Overweight Dogs: What You Need to Know

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“Overweight dogs” refers to dogs that carry excess body weight, often due to overfeeding and lack of exercise. It can lead to health issues such as joint problems, heart disease, and reduced lifespan. Proper nutrition and exercise are essential for managing their weight.


Pet obesity is a highly prevalent issue, similar to its occurrence in humans, and can have negative implications for a dog’s well-being. An overweight pet experiences additional strains on its body and faces an elevated susceptibility to diabetes, liver complications, and discomfort in the joints.

Obesity develops when energy intake exceeds energy requirements. The excess energy is then stored as fat. Even after excessive calorie intake ceases, a pet that has become obese may continue to be obese. The primary cause of obesity in most cases is attributed to overfeeding and a lack of physical activity.

Certain groups of dogs appear more prone to obesity than others. Specific breeds (Labrador retrievers and pugs, for example) and older dogs are particularly prone.

Is your dog too heavy? To check if your pet is healthy, you should be able to feel its bones. If you can’t feel your dog’s ribs without pushing, it means there’s too much extra fat.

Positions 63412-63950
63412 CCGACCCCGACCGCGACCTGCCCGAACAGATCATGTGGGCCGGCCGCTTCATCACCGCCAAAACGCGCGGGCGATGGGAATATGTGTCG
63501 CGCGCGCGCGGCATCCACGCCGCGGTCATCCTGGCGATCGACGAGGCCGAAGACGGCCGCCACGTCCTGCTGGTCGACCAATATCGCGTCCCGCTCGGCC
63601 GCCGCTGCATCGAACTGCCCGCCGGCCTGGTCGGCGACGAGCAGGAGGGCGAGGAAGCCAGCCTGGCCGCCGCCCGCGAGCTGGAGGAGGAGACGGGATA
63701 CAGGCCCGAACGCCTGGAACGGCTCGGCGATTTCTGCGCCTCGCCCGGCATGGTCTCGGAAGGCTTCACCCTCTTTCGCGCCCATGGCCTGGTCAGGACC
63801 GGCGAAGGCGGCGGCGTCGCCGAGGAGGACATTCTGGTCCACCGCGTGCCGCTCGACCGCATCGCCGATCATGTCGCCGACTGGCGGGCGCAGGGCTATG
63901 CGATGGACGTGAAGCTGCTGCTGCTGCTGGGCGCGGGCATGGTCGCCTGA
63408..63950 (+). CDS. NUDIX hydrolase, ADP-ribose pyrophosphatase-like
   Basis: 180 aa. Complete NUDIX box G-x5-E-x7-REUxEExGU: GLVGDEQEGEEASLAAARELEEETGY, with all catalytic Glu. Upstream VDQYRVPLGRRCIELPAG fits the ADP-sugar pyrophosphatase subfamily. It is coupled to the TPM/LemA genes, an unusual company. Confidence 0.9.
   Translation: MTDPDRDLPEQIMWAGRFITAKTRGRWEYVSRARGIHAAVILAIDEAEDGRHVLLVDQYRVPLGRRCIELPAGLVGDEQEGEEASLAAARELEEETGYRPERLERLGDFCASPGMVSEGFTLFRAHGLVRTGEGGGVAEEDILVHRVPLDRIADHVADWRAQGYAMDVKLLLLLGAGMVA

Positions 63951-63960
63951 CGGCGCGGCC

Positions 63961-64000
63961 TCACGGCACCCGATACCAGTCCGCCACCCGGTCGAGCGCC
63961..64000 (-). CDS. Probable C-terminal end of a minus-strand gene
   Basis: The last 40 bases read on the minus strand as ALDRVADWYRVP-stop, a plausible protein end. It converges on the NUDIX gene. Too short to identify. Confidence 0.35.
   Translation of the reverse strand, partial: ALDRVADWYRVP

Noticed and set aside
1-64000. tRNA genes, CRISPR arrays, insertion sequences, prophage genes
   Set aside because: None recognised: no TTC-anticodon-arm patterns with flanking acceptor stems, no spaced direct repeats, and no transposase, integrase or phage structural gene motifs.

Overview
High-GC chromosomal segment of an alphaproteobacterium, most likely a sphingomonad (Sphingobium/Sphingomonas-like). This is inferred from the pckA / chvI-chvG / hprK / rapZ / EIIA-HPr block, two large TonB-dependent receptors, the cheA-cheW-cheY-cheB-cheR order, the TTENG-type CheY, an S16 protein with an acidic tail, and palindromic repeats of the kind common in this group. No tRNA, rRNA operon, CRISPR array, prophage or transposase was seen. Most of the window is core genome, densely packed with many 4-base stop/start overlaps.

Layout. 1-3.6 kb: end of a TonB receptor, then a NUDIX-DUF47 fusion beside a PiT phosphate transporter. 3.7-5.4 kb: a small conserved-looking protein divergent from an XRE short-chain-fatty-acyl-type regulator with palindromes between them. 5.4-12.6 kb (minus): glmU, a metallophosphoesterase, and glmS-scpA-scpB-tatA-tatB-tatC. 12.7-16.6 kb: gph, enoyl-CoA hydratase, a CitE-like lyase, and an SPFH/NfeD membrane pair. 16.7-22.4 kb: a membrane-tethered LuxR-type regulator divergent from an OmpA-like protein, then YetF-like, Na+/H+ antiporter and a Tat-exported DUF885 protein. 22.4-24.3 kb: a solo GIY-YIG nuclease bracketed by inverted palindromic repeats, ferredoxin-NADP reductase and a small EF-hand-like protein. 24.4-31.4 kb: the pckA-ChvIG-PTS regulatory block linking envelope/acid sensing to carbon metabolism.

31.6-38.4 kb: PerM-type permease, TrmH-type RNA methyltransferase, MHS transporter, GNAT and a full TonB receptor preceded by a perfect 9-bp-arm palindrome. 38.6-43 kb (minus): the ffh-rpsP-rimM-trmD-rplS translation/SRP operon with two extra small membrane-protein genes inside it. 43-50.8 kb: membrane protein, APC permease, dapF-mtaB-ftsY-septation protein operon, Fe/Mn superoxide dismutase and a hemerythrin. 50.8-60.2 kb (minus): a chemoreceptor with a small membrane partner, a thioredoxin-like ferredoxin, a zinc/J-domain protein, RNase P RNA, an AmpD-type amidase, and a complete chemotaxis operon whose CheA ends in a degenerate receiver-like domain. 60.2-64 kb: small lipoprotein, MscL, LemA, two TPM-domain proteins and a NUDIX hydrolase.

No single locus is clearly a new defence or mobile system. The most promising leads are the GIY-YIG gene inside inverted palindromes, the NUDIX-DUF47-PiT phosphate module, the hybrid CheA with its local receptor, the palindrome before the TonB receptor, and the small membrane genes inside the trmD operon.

Additionally, when observing your pet from above, it is important to observe a distinct “waist” formation, which should be visible between the back of the rib cage and the hips. Viewed from the side, there should be a “tuck” in the tummy—the abdomen should go up from the bottom of the rib cage to inside the thighs. Dogs who fail these simple tests may be overweight.

Overweight dogs

Health problems for dogs caused by Being overweight:

An overweight dog is one that has accumulated an excessive amount of body fat beyond what is considered healthy for its breed, age, and size. This can be caused by several factors, including overfeeding, lack of exercise, genetic predisposition, or certain medical conditions.

Being overweight can lead to various health problems for dogs, such as:

Joint issues: The additional weight puts extra stress on the dog’s joints, leading to conditions like arthritis or worsening existing joint problems.